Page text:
A Survey of Neural Network Techniques for Feature Extraction from Text

04/27/2017 ∙ by Vineet John, et al. ∙ University of Waterloo 0

This paper aims to catalyze the discussions about text feature extraction techniques using neural network architectures. The research questions discussed in the paper focus on the state-of-the-art neural network techniques that have proven to be useful tools for language processing, language generation, text classification and other computational linguistics tasks.

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1 Motivation

A majority of the methods currently in use for text-based feature extraction rely on relatively simple statistical techniques. For instance, a word co-occurrence model like n-grams or a bag-of-words model like TF-IDF.

The motivation of this research project is to identify and survey the techniques that use neural networks and study them in juxtaposition with the traditional text feature extraction models to show their differences in approach.

Feature extraction of text can be used for a multitude of applications including - but not limited to - unsupervised semantic similarity detection, article classification and sentiment analysis.

The goal of this project is to document of the differences, advantages and drawbacks in the domain of feature extraction from text data using neural networks. It also sketches the evolution of such techniques over time.

This report could serve as a quick cheat-sheet for engineers looking to build a text classification or regression pipeline, as the discussion (Section 15) would serve to map a use-cases to feature extraction implementation specifics.

2 Research Questions

  • What are the relatively simple statistical techniques to extract features from text?

  • Is there any inherent benefit to using neural networks as opposed to the simple methods?

  • What are the trade-offs that neural networks incur as opposed to the simple methods?

  • How do the different techniques compare to each other in terms of performance and accuracy?

  • In what use-cases do the trade-offs outweigh the benefits of neural networks?

3 Methodology

The research questions listed in Section 2 will be tackled by surveying a few of the important overview papers on the topicGoldberg (2016)Bengio et al. (2003)Morin and Bengio (2005). A few of the groundbreaking research papers in this area will also be studied, including word embeddingsMikolov et al. (2013a)Mikolov et al. (2013b)Mikolov et al. (2013c).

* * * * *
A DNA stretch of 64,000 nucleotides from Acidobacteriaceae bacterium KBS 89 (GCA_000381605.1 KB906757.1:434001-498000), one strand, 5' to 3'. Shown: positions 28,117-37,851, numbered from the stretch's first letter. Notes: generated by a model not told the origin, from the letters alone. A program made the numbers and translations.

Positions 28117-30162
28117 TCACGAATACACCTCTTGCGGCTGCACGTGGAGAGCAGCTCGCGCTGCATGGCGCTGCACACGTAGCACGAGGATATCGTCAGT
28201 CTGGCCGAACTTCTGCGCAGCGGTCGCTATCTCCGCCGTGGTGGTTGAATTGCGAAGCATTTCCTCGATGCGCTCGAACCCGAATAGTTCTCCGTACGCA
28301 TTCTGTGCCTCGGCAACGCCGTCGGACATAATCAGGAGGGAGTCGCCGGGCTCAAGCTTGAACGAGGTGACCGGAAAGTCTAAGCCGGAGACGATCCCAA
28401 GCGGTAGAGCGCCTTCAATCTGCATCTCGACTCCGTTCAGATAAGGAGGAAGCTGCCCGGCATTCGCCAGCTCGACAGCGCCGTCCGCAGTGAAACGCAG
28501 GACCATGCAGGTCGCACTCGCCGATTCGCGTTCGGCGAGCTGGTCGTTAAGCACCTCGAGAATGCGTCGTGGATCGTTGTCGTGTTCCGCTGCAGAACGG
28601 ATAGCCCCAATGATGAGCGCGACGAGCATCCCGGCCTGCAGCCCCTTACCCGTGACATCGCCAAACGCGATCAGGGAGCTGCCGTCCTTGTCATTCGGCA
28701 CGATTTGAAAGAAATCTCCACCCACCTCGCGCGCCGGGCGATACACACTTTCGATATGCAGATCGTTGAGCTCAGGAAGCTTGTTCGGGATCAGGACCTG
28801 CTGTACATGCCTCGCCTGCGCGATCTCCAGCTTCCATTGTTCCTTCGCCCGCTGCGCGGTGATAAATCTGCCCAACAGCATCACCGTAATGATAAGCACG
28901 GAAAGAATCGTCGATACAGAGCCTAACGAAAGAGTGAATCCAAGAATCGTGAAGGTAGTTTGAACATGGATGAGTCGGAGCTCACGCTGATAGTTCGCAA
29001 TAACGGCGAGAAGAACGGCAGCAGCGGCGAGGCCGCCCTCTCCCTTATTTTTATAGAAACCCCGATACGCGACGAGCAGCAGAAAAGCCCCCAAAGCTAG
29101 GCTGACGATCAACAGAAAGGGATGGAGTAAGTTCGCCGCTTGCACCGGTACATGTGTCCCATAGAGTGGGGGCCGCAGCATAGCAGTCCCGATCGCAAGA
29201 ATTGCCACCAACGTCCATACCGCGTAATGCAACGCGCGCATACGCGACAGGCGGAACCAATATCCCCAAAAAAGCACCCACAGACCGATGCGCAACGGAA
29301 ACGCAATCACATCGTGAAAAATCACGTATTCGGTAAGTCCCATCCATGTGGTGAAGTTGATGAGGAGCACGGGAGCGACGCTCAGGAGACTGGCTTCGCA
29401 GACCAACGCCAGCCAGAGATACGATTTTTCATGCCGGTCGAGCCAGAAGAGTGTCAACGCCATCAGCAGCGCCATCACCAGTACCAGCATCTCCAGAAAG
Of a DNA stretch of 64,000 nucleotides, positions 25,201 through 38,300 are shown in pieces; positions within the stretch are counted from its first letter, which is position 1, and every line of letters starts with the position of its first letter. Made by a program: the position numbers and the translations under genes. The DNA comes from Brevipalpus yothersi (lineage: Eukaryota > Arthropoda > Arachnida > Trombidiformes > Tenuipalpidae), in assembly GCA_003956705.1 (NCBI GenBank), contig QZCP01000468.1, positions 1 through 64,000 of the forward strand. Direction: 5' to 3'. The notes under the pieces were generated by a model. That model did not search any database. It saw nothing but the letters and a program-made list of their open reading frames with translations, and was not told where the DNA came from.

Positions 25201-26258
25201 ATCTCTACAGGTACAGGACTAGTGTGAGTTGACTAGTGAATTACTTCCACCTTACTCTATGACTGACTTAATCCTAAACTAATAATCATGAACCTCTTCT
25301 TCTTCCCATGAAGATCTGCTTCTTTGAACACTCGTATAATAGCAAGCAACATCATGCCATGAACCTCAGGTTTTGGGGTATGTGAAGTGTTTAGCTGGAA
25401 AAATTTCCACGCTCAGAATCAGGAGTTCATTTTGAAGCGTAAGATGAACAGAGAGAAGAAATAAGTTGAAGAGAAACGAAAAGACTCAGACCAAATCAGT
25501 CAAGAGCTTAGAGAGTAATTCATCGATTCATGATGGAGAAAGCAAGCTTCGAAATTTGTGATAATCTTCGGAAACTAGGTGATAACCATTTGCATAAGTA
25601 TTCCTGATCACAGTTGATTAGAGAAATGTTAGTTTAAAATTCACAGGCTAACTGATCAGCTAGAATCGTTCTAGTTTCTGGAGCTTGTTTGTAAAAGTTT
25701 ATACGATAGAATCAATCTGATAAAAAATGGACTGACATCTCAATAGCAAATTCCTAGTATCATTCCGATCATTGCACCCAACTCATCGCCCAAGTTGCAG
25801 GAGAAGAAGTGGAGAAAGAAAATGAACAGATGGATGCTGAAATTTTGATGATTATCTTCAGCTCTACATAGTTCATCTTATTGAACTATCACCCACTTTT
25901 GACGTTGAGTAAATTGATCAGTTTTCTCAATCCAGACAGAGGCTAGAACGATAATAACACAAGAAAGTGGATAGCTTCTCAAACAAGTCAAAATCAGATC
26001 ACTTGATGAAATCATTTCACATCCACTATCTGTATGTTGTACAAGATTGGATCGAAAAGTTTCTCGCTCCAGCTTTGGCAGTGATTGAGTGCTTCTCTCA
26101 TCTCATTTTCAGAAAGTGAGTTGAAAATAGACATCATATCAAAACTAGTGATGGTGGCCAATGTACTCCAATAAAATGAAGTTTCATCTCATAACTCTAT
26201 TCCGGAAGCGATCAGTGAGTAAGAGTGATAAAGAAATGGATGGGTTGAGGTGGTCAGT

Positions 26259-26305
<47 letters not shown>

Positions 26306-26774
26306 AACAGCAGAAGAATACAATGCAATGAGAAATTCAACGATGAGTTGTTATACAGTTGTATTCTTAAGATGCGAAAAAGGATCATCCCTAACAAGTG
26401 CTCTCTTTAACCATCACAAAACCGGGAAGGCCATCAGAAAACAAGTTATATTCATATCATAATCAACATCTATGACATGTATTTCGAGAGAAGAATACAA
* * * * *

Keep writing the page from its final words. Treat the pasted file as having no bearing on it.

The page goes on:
In addition to this, other less-obvious methods of features extraction will be surveyed, including tasks like part-of-speech tagging, chunking, named entity recognition, and semantic role labeling

Socher et al. (2011)Luong et al. (2013)Maas et al. (2015)Li et al. (2015)Collobert et al. (2011)Pennington et al. (2014).

4 Background

This section provides a high level background of the tasks within Computational Linguistics.

4.1 Part-of-Speech Tagging

  • POS tagging aims to label each word with a unique tag that indicates its syntactic role, like noun, verb, adjective etc.

  • The best POS taggers are based on classifiers trained on windows of text, which are then fed to a bidirectional decoding algorithm during inference.

  • In general, models resemble a bi-directional dependency network, and can be trained using a variety of methods including support vector machines and bi-directional Viterbi decoders.

4.2 Chunking

  • Chunking aims to label segments of a sentence with syntactic constituents such as noun or verb phrases. It is also called shallow parsing and can be viewed as a generalization of part-of-speech tagging to phrases instead of words.

  • Implementations of chunking usually require an underlying POS implementation, after which the words are compounded or chunked by concatenation.

4.3 Named Entity Recognition

  • NER labels atomic elements in a sentence into categories such as “PERSON” or “LOCATION”.

  • Features to train NER classifiers include POS tags, CHUNK tags, prefixes and suffixes, and large lexicons of the labeled entities.

4.4 Semantic Role Labeling

  • SRL aims to assign a semantic role to a syntactic constituent of a sentence.

  • State-of-the-art SRL systems consist of several stages: producing a parse tree, identifying which parse tree nodes represent the arguments of a given verb, and finally classifying these nodes to compute the corresponding SRL tags.